Yet another "I want to build a boat to cross the Pacific" thread

Discussion in 'Boat Design' started by fixerdave, Dec 21, 2012.

  1. fixerdave
    Joined: Dec 2012
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    fixerdave Junior Member

    Yes, another one of these. Yes, from someone that joined 5 minutes ago. And, yes, it is likely a very, very stupid idea. To my credit, I have actually read a few things and I do think I'm a practical kind of guy. But, no, I have no idea what I'm talking about with boat design, nor sailing, nor deep water anything. I have managed to not (yet) drown myself in a kayak if that counts for anything ;)

    So, being efficient (lazy), what I'm looking for is a quick Yes or No. Are the compromises I'm considering reasonable or doomed? I'd like to know this before I go off and do all the things knowledgeable people always recommend, that being the acquisition of more knowledge. I mean, if the basic idea is a non-starting waste of time... it should be pretty obvious to serious boaters. If it's a 'No' then I'll go off and dream up some other crazy idea.

    EDIT: The conclusion, just to not waste people's time reading the whole thread: No. The compromise between live-aboard affordable and repeated Pacific transit capable is not bridgeable, at least for my criteria. Any boat capable would cost too much to live in at a marina, being paid by the foot, and it still wouldn't make the transit fast enough to be tolerable without using fuel as well as wind, which makes it more expensive than airfare anyway. Better to duplicate and fly between or just go there once and be done with it. Not saying it's impossible or even unreasonable for different people, but not for me.

    Now back to the original message...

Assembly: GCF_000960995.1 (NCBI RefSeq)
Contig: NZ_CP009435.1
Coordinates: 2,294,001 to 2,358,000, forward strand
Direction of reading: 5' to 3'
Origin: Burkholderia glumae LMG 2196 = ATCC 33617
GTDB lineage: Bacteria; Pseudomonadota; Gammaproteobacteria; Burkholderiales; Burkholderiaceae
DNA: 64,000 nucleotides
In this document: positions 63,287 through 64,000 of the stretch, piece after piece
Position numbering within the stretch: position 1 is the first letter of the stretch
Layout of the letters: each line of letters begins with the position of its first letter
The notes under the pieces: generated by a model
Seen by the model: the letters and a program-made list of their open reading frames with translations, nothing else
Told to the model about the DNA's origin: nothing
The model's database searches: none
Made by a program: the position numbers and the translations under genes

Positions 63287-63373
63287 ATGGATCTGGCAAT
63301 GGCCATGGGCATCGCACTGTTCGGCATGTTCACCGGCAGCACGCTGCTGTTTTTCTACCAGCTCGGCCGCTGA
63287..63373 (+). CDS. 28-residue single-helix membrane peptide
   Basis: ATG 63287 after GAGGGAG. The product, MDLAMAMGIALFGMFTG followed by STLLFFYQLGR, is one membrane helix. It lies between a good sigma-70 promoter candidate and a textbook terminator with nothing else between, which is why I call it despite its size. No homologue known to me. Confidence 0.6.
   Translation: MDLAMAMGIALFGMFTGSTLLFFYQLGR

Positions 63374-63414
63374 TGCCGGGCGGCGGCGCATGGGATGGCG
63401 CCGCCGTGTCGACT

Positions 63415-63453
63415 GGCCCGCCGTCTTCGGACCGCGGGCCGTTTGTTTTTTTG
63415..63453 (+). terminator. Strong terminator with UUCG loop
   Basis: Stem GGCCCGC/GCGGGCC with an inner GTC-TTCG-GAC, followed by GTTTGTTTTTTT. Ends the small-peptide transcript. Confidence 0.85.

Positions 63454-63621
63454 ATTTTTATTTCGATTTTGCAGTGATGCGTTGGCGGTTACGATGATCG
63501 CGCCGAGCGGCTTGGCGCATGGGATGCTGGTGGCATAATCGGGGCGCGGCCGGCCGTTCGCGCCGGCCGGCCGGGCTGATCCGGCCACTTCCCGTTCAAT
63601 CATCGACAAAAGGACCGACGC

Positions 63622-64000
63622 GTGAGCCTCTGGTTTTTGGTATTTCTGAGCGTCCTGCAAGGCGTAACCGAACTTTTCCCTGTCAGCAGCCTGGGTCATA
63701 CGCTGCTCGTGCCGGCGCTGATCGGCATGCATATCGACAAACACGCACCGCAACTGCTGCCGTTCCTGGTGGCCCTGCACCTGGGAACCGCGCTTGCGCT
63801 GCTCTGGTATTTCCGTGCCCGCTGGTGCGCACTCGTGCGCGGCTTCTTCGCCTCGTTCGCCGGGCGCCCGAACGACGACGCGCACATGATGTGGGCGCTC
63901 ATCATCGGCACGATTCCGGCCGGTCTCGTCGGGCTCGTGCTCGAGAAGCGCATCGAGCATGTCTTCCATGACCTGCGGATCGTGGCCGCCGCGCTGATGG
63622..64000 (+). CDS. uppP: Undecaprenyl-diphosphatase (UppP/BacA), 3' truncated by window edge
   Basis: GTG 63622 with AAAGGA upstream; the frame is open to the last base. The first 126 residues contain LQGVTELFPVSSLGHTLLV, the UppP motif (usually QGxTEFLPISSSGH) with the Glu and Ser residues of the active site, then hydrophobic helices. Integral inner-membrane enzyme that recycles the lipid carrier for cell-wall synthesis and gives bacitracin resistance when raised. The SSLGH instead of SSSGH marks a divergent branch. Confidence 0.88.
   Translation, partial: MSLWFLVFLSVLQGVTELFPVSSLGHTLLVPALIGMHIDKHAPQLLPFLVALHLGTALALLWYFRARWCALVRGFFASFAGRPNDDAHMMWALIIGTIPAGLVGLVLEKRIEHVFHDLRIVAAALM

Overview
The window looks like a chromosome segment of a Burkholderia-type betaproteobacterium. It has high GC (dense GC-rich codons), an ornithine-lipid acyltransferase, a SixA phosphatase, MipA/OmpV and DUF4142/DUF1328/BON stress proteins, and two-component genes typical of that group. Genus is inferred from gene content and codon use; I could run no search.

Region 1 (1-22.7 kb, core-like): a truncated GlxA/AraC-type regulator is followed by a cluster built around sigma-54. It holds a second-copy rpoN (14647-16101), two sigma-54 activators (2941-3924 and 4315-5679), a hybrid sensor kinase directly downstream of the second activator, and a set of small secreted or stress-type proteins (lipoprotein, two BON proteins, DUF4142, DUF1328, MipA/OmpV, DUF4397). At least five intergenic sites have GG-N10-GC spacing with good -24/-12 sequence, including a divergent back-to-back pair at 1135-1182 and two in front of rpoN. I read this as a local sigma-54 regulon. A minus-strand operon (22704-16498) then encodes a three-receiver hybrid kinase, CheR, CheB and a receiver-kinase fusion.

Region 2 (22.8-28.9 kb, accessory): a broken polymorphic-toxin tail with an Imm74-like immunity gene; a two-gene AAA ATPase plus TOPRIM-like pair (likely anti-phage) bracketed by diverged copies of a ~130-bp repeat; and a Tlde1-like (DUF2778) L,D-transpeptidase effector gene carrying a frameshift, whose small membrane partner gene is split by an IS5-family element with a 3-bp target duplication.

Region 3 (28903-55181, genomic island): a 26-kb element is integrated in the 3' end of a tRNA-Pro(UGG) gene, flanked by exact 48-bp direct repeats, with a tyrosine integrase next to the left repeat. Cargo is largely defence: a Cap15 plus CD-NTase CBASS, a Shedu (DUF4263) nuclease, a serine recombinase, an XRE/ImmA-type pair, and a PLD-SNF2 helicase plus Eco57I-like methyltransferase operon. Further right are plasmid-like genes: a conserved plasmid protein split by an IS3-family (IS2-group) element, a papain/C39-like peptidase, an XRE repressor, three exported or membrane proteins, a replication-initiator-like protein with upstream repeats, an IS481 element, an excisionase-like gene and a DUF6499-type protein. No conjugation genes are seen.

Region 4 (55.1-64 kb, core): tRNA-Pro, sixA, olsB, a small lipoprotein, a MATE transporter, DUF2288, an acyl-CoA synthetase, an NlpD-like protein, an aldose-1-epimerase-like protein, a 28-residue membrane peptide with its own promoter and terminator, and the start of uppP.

The compromises:

    * Solo/couple live-aboard boat for cheap accommodation. Moorage is by the foot, so short would be better. I'm thinking in the 30' range (so far).

    * Able to cross the Pacific, Vancouver to Japan Sea solo, upwards of 4 times per year (twice each way) without being entirely horrible.

    What I've got going for me is:

    * I don't think I'll mind being alone for a month at a shot. Never had the luxury to really test that out though.

    * I'm an electronic (by training) and metalworking/machining (hobby) kind of guy, so doing full-on sailing automation isn't going to be a non-starter.

    * I do woodworking too so cabin mods are planned, though I'd rather not get into too much hull work.

    What I'm thinking is:

    * some kind of hull shape that facilitates living at moorage (short and fat) that still allows tolerable sailing speeds.

    * electric motor powered by a serious battery (maybe electric car lithium or something) with a diesel generator. The idea here being that I can charge the battery at moorage and get maybe a couple hours of puttering out of it before kicking the generator on. Or, if I need power, like right NOW, the motor will give it to me instantly. Also, I could have the reserve flank-speed kind of omf from the battery without having to have too big a generator for the regular/emergency cruising. eg. the generator could be under-powered.

    * cheapest sailing rig I could run, probably just a mainsail and maybe one of them down-wind extras (no... don't know the names yet).

    * some kind of sailing to moorage conversion (pop-up) that gives extra room when moored. This doesn't have to be an instant one-button conversion but rather along the lines of unmounting the boom and flipping up some sides/roof deal. Not thought it through yet, but thinking.